12. Sep 18, 2005 #11

    pervect

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    Except, of course, in the occasional paid advertisment :-(.

    I used to be a big fan of unmoderated forums, but the fate of public forums like sci.physics.relativity has convinced even me that we _need_ some moderation to have useful discussions.

    The key to sucessful moderation is in the quality of the moderators. We are very fortunate here at Physics Forums to have good moderators, ones who don't tolerate nonsense and disruptive posters but still have a very "light hand".
     
  13. Oct 1, 2005 #12
    okay...let's look at what you're saying.

    you say universe stays in one piece becasue gravity makes it stay that way.
    however gravity is a force that pulls things into one gigantic sphere if it is the only thing to act (example: in space water will form spheres rather than any other shapes becasue of quite a few forces, molecular and external, including gravity.)


    but if you recall Newton's law says that one body will keep on moving unless there's a force to stop it from moving. F=ma where Force = Mass * Acceleration is the formula to describe this.

    but although gravity should pull the universe back into one spot, precisely in the same place where Big Bang occured (assuming matter distribuited equally) the universe is in fact expanding. it's slowing down? it's accelerating? i don't know. however, gravity is not the only thing keeping it together.

    if it were, the universe would have an expansion with a constant acceleration in the negative direction, making it eventually stop, then reverse, then fall back into the particle that caused the big bang.

    i doubt that gravity is only thing affecting universe. at that level of distance vs. mass, i doubt gravity even plays a role.

    gravity between two any objects in any spot can be calculated by

    m*g= G *m1*m2/d^2

    m*g is the force of gravity. it is always the mass of the object times the gravitational constant, and it's also called weight.
    it is equal to G which is a constant 6.67*10^-11 * mass of one object * mass of second object divided by the distance between the two Squared.

    it can be derivated endlessly for speed, time acceleration, whatever you need but basically you can calculate the force with which a dust particle on pluto attracts the black hole across the universe. according to newton's third law the force that one attracts the other is reciprocal. (opposite and equal).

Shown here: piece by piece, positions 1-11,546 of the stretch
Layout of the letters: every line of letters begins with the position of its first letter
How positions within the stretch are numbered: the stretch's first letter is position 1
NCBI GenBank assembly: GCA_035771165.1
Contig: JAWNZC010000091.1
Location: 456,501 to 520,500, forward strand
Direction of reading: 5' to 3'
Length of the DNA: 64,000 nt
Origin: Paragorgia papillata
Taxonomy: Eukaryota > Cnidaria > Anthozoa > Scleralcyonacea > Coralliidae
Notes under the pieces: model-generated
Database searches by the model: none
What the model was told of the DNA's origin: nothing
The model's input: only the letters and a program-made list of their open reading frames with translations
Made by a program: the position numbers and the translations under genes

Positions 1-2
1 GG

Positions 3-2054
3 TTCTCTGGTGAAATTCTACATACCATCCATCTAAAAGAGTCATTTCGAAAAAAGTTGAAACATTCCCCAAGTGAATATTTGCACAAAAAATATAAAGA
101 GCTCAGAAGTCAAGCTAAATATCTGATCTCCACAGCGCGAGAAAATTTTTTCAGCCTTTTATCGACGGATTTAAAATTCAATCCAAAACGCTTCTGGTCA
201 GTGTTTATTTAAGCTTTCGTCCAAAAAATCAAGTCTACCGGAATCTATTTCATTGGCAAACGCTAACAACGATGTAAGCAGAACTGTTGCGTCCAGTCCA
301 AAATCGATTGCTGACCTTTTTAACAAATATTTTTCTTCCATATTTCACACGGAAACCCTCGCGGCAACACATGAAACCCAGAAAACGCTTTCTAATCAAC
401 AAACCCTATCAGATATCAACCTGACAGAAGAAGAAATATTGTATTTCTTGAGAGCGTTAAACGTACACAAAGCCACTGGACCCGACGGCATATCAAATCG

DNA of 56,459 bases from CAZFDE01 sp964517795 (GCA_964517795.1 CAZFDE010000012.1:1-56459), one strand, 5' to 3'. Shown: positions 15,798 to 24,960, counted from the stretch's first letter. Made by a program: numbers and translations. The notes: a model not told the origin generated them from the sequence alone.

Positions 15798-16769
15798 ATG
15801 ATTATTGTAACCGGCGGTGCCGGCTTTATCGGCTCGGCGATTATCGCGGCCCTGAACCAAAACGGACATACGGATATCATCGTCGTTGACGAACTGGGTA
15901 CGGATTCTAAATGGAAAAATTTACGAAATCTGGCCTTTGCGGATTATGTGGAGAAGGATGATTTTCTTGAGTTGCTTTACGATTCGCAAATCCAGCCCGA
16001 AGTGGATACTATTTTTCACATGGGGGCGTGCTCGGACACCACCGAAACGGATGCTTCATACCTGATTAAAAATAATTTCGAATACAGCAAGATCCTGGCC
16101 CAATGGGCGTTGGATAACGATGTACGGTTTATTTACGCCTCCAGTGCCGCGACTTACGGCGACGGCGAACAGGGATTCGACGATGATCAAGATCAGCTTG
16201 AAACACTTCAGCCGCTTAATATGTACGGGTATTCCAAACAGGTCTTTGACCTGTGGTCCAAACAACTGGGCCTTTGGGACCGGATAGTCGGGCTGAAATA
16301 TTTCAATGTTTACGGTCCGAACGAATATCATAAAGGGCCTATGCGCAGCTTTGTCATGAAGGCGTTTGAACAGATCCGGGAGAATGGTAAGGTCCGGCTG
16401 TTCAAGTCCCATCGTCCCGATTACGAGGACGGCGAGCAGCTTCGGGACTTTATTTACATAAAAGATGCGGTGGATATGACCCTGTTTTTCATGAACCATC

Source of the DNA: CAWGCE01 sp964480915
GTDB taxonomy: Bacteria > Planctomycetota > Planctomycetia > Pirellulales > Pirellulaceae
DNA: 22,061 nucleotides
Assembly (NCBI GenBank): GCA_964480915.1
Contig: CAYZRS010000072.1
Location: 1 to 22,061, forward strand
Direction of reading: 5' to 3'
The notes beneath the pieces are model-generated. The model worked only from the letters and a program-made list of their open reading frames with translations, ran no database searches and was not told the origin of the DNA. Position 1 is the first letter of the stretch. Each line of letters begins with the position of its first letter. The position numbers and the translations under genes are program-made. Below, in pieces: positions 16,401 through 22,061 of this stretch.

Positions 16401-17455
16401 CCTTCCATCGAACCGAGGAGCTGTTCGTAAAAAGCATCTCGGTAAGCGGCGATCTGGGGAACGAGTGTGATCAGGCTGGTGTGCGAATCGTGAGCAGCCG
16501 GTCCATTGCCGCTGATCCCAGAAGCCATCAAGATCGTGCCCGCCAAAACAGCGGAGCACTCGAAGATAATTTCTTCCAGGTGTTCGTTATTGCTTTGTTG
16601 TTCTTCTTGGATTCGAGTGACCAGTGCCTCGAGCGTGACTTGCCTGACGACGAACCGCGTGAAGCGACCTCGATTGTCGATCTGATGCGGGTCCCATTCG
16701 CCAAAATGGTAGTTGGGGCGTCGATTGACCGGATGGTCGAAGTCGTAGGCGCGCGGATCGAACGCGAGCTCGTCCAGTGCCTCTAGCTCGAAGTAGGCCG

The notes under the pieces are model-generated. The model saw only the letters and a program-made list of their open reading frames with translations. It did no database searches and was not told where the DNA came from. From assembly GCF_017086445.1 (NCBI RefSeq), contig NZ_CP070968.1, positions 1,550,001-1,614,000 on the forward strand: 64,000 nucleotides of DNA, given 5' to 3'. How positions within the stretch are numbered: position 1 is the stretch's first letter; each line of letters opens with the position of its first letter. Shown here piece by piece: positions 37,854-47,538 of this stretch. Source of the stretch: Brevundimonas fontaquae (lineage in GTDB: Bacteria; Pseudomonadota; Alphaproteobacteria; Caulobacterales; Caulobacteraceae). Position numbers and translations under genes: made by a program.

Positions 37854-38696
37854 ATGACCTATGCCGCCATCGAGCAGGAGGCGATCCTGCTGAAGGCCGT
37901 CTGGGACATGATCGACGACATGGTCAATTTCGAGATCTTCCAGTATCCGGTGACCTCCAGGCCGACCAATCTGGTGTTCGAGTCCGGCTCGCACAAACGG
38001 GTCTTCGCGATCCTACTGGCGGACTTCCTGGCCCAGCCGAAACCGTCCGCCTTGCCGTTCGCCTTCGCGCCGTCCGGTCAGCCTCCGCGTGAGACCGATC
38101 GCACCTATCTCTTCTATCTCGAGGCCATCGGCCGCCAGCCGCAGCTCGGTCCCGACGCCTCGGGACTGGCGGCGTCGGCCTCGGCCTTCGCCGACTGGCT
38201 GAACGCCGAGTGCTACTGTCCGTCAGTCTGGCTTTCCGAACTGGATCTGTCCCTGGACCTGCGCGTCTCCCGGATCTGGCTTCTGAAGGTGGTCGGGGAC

14. Oct 1, 2005 #13

    HallsofIvy

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    Yes, that's (trivially) true. And what was your point in saying it?
     
  15. Oct 30, 2005 #14

    Nereid

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    One corollary to this is that you (a person, any person) can refer folk with interesting questions to PF, knowing that:
    A. Their question will be treated with respect
    B. They will get a good answer (or answers), to whatever depth they wish to pursue it
    C. Nonsense and crackpottery will get short shrift (hopefully, without too much scorn; innocent enquiries are most definitely NOT the peddling of snake oil).

    Another corollary is that fringe scientists will quickly discover PF, and will try very hard to get their ideas into on-going discussions (any discussions; many have the 'Madonna' view of PR - there is no such thing as 'bad PR'). Thank goodness for PF's IR policies! :approve:
     
  16. Nov 1, 2005 #15
    Did they forget about the existence of gravitationally bound binary stars?
    Further, their statements about how energy is released from fusion is right up there with the Time-cube guy. Simulations of stellar interiors depend on gravity, and no repulsion force, and are accurate to within 1% of helioseismology measurements. A repulsion force like what they are talking about would literally blow stars apart.
    For example:
    [tex]
    \frac{dP}{dr} = -G \frac{M_r \rho}{r^2} [/tex]
    [tex]
    \frac{dM_r}{dr} = 4 \pi r^2 \rho [/tex]
    [tex]
    \frac{dL_r}{dr} = 4 \pi r^2 \rho \epsilon
    [/tex]
    Are the basic equations of stellar structure. The first equation is derived from:
    [tex]
    dm\frac{d^2r}{dt^2} = F_g + F_{p,t} + F_{p,b}
    [/tex]
    Which means that the net force on a mass portion [tex]dm[/tex] is equal the the sum of gravity, downward pressure on the top of the portion, and upward pressure on the bottom of the portion. If we add a repulsive force [tex]F_r[/tex] we get:
    [tex]